By one conservative estimate, there are at least 12 million Americans who have tinnitus. Eight percent of those who have it say that it regularly interferes with their daily activities.1
What can become even more problematic is that the ringing or clicking sound tinnitus sufferers experience can be more pronounced in quiet settings, such as in the bedroom before going to sleep. Read a war veteren's (and a severe tinnitus sufferer) testimonial on how he slept better using Sleepsonic.
Sleepsonic builds into its sound delivery design practical features, such as a detachable audio cable, volume control, durable removable foam and speaker assembly, and washable covers to make using the speaker pillow comfortable and effective for masking tinnitus at bed time.
SLEEPSONIC PORTABLE MODELS
This design enables any user/owner of a portable player device such as a CD or mp3 player to plug in a Sleepsonic without any extra power requirements. The thinner Sleepsonic models, the SS-200 Executive Black, Natural Quilt Sherpa, and Brocade, all exhibit surperior sound quality within a portable design which permits them to be effortlessly taken on planes, trains and busses.
What most users learn to do is position the slim pillow on top or beside their regular pillow so they may listen to it for winding down or sleeping, and then remove it later in the night when no longer needed. In this way, Sleepsonic can be put aside for more sleep and repositioning of the body, which helps blood circulation and overall comfort.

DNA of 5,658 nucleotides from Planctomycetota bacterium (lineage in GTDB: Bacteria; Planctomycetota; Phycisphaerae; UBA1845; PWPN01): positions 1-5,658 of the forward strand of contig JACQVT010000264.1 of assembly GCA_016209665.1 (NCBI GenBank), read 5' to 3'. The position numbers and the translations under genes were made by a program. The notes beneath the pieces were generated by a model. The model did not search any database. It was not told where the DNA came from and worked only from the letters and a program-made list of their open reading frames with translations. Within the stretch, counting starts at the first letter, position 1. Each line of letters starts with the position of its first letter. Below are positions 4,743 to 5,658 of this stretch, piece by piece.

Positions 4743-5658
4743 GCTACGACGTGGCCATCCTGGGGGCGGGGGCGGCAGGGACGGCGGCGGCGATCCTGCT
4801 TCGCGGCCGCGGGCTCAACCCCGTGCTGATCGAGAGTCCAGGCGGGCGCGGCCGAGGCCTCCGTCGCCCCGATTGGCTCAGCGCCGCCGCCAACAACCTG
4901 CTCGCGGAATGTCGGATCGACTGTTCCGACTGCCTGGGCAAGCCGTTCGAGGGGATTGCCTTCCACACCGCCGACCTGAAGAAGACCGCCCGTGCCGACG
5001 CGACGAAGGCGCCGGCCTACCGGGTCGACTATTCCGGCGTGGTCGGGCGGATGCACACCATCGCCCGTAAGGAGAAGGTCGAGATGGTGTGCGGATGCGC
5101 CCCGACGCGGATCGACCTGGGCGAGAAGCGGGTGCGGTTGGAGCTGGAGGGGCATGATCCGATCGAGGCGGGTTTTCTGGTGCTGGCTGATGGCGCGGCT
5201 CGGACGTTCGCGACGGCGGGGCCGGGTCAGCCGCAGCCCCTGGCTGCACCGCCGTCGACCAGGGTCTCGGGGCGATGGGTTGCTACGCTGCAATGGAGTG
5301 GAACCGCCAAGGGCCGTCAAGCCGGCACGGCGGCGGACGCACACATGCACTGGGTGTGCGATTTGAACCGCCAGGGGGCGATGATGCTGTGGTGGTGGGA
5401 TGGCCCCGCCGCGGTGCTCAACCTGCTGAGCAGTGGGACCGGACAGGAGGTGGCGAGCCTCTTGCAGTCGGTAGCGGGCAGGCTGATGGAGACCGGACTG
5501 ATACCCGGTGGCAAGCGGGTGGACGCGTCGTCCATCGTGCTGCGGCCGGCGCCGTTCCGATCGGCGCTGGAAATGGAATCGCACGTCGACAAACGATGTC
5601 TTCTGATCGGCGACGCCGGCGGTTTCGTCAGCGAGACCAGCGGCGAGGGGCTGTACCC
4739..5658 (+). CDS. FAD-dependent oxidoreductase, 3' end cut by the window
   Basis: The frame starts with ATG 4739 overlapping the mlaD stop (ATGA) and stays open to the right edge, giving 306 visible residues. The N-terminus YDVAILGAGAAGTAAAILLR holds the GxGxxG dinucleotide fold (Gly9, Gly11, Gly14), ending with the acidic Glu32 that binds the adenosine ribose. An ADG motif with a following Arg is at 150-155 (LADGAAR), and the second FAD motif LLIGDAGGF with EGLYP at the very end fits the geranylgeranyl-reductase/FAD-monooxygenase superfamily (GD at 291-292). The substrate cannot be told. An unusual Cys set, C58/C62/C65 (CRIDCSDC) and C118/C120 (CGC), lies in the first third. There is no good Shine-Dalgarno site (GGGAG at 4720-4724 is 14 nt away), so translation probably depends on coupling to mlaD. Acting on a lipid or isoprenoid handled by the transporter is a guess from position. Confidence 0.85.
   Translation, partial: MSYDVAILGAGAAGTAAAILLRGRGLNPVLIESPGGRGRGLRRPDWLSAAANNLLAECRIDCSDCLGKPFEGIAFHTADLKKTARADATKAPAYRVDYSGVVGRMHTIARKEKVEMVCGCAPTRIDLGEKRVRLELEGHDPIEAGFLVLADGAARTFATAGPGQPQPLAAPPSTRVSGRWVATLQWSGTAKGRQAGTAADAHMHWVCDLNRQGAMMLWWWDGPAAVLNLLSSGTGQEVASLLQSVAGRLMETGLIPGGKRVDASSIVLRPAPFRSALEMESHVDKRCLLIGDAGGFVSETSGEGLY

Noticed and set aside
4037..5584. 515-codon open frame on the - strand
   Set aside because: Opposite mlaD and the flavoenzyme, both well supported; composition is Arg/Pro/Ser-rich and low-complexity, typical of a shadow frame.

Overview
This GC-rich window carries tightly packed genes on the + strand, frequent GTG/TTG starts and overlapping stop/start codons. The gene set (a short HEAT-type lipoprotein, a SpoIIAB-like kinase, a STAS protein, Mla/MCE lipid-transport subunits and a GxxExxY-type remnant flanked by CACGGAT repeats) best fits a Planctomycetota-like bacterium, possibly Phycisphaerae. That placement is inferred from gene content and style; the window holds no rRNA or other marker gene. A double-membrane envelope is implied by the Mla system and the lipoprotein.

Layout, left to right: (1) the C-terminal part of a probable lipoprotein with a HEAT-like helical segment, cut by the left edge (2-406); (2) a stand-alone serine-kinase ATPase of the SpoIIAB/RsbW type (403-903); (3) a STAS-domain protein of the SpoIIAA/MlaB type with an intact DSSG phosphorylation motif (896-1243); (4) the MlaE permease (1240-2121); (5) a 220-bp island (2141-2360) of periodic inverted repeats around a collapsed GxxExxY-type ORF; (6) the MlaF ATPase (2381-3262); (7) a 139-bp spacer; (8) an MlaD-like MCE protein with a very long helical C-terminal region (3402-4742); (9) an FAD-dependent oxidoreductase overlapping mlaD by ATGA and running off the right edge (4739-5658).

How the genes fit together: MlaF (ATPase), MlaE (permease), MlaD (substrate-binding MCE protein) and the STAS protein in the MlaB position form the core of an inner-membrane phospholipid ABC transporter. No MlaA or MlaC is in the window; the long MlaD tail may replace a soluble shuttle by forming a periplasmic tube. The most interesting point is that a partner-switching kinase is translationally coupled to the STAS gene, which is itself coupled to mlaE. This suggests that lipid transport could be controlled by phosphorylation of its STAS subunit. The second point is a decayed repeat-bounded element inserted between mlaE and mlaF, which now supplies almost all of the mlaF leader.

Although using medications seem like a logical step for many, sound delivery and masking devices have become ever more popular. The choice to avoid the expense and bypass the uncertain side effects of medication is attractive to the tinnitus sufferer. Yet some drugs have shown to contribute towards partially reduced tinnitus symptoms. Intravenous lidocaine is one such medication, although its beneficial effects do not last too long (30 minutes). Alprazolam (Xanax®) is another drug commonly used for depression that has also been reported to decrease the symptoms of tinnitus by up to 40%.
There are hearing aids where some relief may provided when the hearinng is tuned to filter the tinnitus condition since the device provides restored listening ability.
Cognitive Therapy—It is sometimes used in combination with masking devices or medication to improve results.
Tinnitus Retraining Therapy—The brain has a natural ability to filter out unwanted noise, such as that produced by computers and refrigerators.
Biofeedback—This is a relaxation technique that can help you manage stress by changing your reaction to it. Some people find it helpful in coping with tinnitus.
Dental Treatment—If tinnitus is caused by temporomandibular joint (TMJ) syndrome, a problem with the joint in your jaw, specialized dental treatment may help relieve symptoms.
Cochlear Implants— cochlear implants may provide some degree of tinnitus relief, but are designed for mainly person with advancing deafness.
Lifestyle modifications—Your doctor or health practitioner may advise you to, Avoid exposure to loud sounds and noises,
Check and control your blood pressure
Avoid or limit caffeine, alcohol, and tobacco